So, those clean sounds. The SS-11 pedals have a very workable, responsive clean channel. It doesn’t quite break up like a full tube amp, but it’s not voiced to do so, and if you really need to those edge-of-distortion grind tones you can find them elsewhere in the pedal. The clean channel here is really meant to be just that, and it does it very well. It quite happily accepted the full range of my Ibanez 7-string, and while you can dial in a huge amount of bass, there seems to be a magic zone in which you get full, rich bass without overwhelming the other frequencies. You can coax nice acoustic-like depth and range from this channel, especially with single coils.

The Crunch channel is great at early 70s rock tones, especially when you keep the gain around the 10 o’clock mark. Chords have nice detail but also a great ‘bark’ which really responds well to transient techniques like slides and bends. Notes take on an almost three-dimensional quality. This channel is also great for the deep articulation required for Jeff Beck-style fingerpicking, and I put this to the test by plugging in my Fender ’62 Stratocaster Reissue and giving it my best ‘Live at Ronnie Scotts’ impression. Higher gain levels bring out tougher, edgier grind, up to some quite decent saturation, and you’ll get great metal distortion in the upper reaches, if you need to save the Lead channel for actual lead work.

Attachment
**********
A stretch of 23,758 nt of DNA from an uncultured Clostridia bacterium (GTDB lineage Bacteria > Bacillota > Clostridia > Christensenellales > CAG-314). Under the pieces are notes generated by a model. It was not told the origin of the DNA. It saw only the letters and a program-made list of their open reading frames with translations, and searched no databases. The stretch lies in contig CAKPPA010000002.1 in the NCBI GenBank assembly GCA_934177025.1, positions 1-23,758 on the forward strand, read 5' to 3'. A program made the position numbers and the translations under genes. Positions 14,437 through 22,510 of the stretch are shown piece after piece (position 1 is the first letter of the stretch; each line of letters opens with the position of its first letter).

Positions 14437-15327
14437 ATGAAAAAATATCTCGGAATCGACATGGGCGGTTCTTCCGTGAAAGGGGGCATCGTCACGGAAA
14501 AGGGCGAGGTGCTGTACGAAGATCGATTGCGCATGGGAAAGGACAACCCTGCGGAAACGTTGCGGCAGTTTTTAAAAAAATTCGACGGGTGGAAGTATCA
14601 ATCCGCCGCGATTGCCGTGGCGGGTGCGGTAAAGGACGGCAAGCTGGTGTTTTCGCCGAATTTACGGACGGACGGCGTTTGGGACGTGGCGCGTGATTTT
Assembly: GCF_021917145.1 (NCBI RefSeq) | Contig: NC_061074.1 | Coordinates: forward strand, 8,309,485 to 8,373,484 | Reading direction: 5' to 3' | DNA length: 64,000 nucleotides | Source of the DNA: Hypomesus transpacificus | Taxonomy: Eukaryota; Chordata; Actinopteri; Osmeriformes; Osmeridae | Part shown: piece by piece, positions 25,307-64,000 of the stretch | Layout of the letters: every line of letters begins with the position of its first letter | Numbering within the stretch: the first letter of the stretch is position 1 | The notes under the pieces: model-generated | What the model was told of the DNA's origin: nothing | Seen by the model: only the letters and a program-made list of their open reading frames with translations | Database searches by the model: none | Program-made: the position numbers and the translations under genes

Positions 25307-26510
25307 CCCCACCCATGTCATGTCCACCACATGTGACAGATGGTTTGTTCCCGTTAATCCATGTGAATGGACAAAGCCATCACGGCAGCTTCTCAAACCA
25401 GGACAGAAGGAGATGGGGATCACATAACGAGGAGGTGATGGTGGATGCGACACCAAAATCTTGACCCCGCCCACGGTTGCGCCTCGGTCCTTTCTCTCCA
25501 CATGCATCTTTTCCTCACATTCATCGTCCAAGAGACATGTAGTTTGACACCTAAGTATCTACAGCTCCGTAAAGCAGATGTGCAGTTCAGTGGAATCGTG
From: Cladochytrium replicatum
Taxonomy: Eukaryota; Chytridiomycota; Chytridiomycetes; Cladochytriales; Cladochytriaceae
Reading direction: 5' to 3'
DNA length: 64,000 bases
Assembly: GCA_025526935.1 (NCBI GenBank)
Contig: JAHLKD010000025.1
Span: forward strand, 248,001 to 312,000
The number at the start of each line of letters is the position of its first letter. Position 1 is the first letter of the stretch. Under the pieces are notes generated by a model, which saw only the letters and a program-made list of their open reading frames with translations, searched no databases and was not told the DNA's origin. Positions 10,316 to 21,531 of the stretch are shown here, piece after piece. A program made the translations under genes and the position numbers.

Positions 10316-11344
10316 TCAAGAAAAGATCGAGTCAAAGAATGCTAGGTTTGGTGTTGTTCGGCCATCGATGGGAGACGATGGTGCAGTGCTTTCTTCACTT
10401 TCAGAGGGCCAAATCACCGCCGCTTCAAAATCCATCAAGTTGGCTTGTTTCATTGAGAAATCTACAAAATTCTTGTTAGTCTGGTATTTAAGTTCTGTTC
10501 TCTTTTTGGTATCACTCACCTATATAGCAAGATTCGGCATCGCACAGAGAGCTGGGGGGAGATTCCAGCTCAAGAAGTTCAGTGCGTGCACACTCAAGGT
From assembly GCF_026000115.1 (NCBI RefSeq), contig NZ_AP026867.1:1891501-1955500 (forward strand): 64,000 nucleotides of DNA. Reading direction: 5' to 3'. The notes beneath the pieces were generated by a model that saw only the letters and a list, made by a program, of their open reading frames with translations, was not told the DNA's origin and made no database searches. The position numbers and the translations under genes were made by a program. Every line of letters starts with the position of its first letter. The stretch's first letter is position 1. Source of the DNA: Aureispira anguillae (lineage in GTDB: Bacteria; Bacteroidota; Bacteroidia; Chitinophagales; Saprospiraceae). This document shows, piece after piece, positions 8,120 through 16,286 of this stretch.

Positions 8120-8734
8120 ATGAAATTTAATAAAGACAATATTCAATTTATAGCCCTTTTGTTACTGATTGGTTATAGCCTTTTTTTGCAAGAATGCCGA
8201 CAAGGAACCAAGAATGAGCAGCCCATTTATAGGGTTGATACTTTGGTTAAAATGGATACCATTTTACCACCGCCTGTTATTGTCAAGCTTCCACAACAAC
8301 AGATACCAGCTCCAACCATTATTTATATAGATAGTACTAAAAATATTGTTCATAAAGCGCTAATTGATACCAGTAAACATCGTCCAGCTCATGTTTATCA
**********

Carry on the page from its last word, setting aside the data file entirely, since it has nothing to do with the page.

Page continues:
So, on to those differing Lead channels. The SS-11A can be pushed into an almost fuzz-like rage reminiscent of a non-master volume valve amp being pushed into meltdown by an old-school treble booster pedal – great for Black Sabbath and Led Zeppelin riffs. You can dial down this fuzz vibe and still be left with a great full, chewy, raunchy lead sound.

The SS-11B is voiced for a more modern sound, and it loves low tunings. The sound is a little chunkier and great for heavy rhythms (I tested this with my 7-string, hitting the pedal with the full force of the guitar’s low B string), and it adds a nice Eur metal sheen to lead parts. Go crazy with the arpeggios and harmonic minor scales on the neck pickup and you’ll see what I mean.